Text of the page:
Friday 28 December 2018


On this day in 1953, Philip Larkin signed off on an intriguing 'unfinished' poem, Negative Indicative. It is well named, as everything indicative (or descriptive) in it is framed as negative, as something that is never going to happen, to be experienced, or has never happened – though from the vividness of the notation, it clearly has, all of it. Perhaps it is another of Larkin's appalled confrontations with death, the ultimate 'never again'. None of this will ever happen again. At least it ends with a beautiful moment, something that might almost seem affirmative. Where would Larkin have gone, I wonder, with that 'emblematic sound of water'?

Never to walk from the station's lamps and laurels
Carrying my father's lean old leather case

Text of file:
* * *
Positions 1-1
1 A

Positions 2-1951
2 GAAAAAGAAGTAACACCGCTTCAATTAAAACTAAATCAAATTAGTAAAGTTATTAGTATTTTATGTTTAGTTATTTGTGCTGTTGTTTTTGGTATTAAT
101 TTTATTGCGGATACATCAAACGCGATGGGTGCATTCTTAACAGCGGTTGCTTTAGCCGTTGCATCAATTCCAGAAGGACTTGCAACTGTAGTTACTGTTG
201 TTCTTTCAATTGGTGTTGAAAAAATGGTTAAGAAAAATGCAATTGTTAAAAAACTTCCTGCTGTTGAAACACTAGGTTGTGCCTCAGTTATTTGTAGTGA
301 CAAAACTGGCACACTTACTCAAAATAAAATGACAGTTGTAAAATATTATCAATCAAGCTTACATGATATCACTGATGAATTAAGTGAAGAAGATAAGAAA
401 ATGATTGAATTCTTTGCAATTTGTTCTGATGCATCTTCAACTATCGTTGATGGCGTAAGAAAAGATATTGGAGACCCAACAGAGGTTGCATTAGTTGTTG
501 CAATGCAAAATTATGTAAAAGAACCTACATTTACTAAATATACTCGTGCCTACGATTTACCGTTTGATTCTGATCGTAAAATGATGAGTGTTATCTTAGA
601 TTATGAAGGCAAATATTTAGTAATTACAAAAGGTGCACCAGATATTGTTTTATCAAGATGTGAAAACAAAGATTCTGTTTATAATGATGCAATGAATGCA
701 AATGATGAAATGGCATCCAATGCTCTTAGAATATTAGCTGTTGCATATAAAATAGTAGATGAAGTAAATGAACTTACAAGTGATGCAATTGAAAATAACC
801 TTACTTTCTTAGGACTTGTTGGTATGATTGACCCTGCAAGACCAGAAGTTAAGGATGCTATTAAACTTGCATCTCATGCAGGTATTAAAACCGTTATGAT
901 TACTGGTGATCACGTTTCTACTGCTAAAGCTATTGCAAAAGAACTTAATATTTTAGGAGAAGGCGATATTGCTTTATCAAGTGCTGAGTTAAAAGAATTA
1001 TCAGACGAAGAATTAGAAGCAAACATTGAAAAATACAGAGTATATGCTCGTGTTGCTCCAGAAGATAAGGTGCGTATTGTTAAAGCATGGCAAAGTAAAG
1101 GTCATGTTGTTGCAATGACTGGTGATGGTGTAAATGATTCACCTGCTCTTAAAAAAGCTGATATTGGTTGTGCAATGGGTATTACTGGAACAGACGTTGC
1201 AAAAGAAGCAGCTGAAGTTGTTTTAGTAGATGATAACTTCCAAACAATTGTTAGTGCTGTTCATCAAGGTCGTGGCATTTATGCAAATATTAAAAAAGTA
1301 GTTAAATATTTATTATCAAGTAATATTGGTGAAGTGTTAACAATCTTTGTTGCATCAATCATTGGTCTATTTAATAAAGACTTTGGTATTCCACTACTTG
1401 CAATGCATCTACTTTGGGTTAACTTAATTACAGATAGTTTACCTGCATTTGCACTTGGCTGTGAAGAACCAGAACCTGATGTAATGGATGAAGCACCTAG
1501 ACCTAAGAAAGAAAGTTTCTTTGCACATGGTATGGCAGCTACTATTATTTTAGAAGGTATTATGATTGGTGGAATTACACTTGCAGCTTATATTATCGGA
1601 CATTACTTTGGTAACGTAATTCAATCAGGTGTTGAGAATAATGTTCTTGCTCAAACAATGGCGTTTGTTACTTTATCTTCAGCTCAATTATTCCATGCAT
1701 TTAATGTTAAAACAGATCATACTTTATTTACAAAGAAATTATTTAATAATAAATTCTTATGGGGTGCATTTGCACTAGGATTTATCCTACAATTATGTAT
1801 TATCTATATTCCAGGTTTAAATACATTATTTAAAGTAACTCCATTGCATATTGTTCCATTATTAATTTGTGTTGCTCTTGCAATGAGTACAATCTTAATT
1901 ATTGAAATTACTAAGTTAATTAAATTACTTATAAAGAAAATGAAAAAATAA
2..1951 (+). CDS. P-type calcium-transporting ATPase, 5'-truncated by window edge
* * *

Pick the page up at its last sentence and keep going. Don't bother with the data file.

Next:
Crumbling like the register at the hotel;
Never to be shown upstairs

To a plain room smelling of soap, a towel
Neatly hung on the back of a rush chair,
The floor uneven, the grate choked with a frill,
Muslin curtains hiding the market square;

Never to visit the lame girl who lives three doors
Down Meeting-House Lane — 'This pile is ready; these
I shall finish tonight, with luck' — to watch, as she pours
Tea from a gold-lined jubilee pot, her eyes,

Her intelligent face; never, walking away
As light fails, to notice the first star
Pulsing alone in a long shell-coloured sky,
And remember the year has turned, and feel the air

Alive with the emblematic sound of water —

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